What are taxpayers being asked to pay for by that huge investment? They are being asked to subsidise unrealistic rent levels to keep rent at a level that tenants cannot afford to pay. They are being asked to pay to make it impossible for people on full housing benefit to get off benefit and back to work. They are being asked to pay to make people entirely dependent and trap them in poverty. Those are the consequences of the Government's housing policies.

There is an overwhelming need to rethink the present strategy whereby ever-increasing rents in Scotland are backed up by ever-increasing levels of housing benefit. Shelter has asked that urgent consideration be given to the relationship between rents and the benefit system. It is not alone in that call. Scottish Homes—the Government's own national housing agency—is arguing the economic case for controlling housing costs in Scotland. It points out that, for those not in work, the high cost of housing, coupled with the operation of the benefit system, reduces work incentives, thereby reducing overall labour supply and damaging the economic interests of the Scottish people. That leads us to ask: why does the Minister not listen to the advice of his national housing agency and break the ever-spiralling levels of housing benefit, rising rents and benefit dependency in Scotland?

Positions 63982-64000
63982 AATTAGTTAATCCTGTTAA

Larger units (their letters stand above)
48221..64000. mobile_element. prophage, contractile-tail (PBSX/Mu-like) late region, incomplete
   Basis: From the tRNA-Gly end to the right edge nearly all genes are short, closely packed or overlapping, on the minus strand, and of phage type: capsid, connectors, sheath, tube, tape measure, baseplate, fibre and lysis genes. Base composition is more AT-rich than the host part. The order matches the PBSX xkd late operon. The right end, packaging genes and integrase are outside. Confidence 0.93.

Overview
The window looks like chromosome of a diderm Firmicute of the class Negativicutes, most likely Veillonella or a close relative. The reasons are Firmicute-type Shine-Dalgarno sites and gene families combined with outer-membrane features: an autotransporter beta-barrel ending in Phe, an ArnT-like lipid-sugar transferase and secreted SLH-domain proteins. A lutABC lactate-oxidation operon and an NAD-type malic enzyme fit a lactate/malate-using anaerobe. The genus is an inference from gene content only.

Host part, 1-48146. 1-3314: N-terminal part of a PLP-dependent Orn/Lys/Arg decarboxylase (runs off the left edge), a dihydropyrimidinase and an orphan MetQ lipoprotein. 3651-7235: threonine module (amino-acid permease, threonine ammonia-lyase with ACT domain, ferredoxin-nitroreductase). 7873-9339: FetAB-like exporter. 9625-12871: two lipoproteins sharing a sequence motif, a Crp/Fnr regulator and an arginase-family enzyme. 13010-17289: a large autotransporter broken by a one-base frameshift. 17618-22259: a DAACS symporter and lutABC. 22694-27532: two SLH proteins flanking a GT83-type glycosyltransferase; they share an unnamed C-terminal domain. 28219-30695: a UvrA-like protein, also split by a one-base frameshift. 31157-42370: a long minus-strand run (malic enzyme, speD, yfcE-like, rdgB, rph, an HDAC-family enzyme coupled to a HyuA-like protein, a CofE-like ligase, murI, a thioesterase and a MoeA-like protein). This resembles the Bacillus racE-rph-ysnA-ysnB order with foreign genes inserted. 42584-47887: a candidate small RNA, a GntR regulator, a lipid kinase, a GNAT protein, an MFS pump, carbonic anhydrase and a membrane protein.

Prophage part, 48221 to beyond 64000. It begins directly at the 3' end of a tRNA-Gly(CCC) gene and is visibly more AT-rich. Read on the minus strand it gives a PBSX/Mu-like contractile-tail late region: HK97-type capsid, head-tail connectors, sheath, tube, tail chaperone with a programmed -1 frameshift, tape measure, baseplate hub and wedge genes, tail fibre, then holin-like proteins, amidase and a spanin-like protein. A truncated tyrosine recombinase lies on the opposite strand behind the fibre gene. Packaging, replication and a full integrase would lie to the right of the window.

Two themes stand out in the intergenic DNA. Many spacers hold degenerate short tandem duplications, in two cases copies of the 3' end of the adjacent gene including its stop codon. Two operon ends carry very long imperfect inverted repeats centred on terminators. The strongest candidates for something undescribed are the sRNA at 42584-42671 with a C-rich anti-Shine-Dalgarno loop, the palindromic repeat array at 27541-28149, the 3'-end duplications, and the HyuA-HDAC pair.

Housing must become the priority of the elected representatives of the Scottish people and the focus of a genuine national debate about the best way to tackle Scotland's housing crisis. Housing must be viewed not in isolation but as part of the wider social and economic context. At the end of the day, housing impacts on the country's economic performance. It impacts on people's health and makes them less able to contribute to the economy. Housing also impacts on educational opportunities. It is critical that housing should be viewed once again as part of the wider economy and as an investment rather than a drag on public spending. If that is to occur, there must be a serious national debate about housing in Scotland. That will never happen in this place: it will happen only in a Scottish Parliament.